“Accidental Death of an Anarchist” at Lyric Hammersmith

Neil Dowden in west London
21 March 2023

Dario Fo’s Accidental Death of an Anarchist may have premiered in Italy in 1970 but sadly, its absurdist satire on police brutality is still all too pertinent. This modern adaptation by Tom Baden, first seen at Sheffield Playhouse last year, with its multiple references to recent British police misdemeanours, makes clear the relevance of Fo’s message today, while also relaying the play’s surreal humour in a frenetic farce. The jokes may become a bit relentless and the barbs may lack a truly subversive edge, but the targets are mainly hit in a thoroughly entertaining two-hour show.


The ensemble. Photo credit: Helen Murray.


The play starts on the third floor of a police station with an increasingly frustrated inspector interrogating a conman known as the Maniac – a master of disguise who may be a thespian, a lunatic, or a revolutionary – about his suspicious behaviour, before releasing him when he fails to pin him down. The Maniac then goes up to the fourth floor impersonating a judge who is investigating the “accidental” death of an anarchist who recently fell from a window there. By pretending to be on their side, he gets a superintendent, detective, and constable to re-create the incident, thereby exposing the ludicrous lies they told in their testimony and revealing that they have forced the suspect out of the window.

The original play was based on a real case in Milan of an inquiry into the police killing of a man wrongly arrested for carrying out a terrorist bombing, and a subsequent cover-up. The anarchist background does not resonate much now, but this updated version certainly does in the wake of so many police scandals, including Wayne Couzens’ kidnapping, rape, and murder of Sarah Everard, serial rapist David Carrick abusing his power in plain view over two decades, and a new damning report into racism, sexism, and homophobia in the Metropolitan Police.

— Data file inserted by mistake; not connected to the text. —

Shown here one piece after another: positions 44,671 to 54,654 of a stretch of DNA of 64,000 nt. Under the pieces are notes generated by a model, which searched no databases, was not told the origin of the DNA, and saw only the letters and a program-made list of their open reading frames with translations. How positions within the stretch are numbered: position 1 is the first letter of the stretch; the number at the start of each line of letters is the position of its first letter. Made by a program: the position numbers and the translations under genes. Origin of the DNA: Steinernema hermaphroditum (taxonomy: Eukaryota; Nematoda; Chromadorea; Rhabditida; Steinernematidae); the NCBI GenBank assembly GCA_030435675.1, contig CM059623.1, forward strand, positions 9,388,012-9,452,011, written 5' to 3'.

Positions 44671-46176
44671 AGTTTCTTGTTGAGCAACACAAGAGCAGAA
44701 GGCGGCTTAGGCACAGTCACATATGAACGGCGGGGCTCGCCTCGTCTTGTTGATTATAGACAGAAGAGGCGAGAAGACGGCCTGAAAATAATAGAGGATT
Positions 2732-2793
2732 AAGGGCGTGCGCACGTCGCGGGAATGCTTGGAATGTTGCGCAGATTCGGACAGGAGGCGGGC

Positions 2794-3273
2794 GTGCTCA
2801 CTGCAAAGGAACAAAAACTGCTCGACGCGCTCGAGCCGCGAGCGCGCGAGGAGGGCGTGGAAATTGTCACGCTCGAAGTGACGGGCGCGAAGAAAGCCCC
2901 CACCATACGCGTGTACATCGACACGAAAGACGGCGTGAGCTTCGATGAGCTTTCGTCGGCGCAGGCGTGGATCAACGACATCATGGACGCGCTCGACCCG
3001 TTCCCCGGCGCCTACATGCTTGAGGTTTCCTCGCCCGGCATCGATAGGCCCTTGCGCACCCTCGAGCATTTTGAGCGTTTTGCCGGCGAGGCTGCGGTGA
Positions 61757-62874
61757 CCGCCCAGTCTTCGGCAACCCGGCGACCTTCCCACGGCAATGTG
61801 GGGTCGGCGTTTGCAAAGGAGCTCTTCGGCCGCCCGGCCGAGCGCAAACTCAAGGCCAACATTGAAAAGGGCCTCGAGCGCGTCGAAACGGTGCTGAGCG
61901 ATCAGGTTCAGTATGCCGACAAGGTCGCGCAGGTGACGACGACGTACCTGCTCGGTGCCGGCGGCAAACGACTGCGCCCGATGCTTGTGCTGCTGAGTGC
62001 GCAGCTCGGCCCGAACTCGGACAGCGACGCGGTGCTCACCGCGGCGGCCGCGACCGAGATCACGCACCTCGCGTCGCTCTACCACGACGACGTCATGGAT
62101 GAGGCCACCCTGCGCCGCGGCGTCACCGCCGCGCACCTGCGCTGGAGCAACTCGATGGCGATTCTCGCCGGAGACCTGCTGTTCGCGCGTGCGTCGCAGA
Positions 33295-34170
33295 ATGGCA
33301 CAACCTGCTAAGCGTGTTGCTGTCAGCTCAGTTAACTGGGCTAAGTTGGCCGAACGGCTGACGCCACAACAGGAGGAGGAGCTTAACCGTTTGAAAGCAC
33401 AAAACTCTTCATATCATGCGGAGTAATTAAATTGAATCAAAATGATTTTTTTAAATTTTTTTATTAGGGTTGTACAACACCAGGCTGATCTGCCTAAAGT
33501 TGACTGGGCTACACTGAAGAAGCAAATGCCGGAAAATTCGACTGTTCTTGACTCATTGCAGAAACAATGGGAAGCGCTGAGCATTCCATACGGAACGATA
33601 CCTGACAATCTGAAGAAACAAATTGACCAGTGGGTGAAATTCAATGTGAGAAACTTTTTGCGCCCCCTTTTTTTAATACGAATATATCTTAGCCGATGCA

But the play’s critique of police wrongdoing is presented in the form of a slapstick burlesque whose comic exaggeration sometimes threatens to submerge the underlying issues in a welter of verbal and visual gags – funny though they usually are. The police here are not only extremely corrupt but extremely stupid, incriminating themselves while being strung along by the Maniac – and even bursting into song at his behest. When he takes on another guise as a forensic scientist – complete with wig and false hand – after an investigative journalist arrives, the ante is upped even more leading to an OTT finale.


The ensemble. Photo credit: Helen Murray.


Director Daniel Raggett marshals the comic mayhem with aplomb in a metatheatrical show that breaks down the fourth wall, with Anna Reid’s police interrogation room design enclosed within an angular box inside the proscenium arch. The overall effect of the re-enactment of the crime – with the Maniac as director/actor, with a “Liberty” bag of props and various costumes, often addressing the audience directly – is of a play within a play.

Daniel Rigby’s full-blooded, intensely physical performance as the Maniac is a tour de force – or farce – as he employs a variety of vocal styles, throws himself around the stage with unbridled enthusiasm, and manipulates the audience as well as the other characters with bravura showmanship.

The rest of the cast are also in fine comic fettle. Howard Ward plays the eyepatch-wearing, bullish inspector, Tony Gardner the angry but confused superintendent, Jordan Metcalfe the hard-hitting but soft-headed detective, Shane David-Joseph the constable who keeps on putting his foot in it while trying to be helpful, and Ruby Thomas the journalist who stumbles on to a huge scoop.

After the manic humour has subsided at the end of the show, some shocking statistics are projected on to the stage: since 1990 there have been over 1850 deaths in police custody in the UK – and there have only ever been two manslaughter convictions.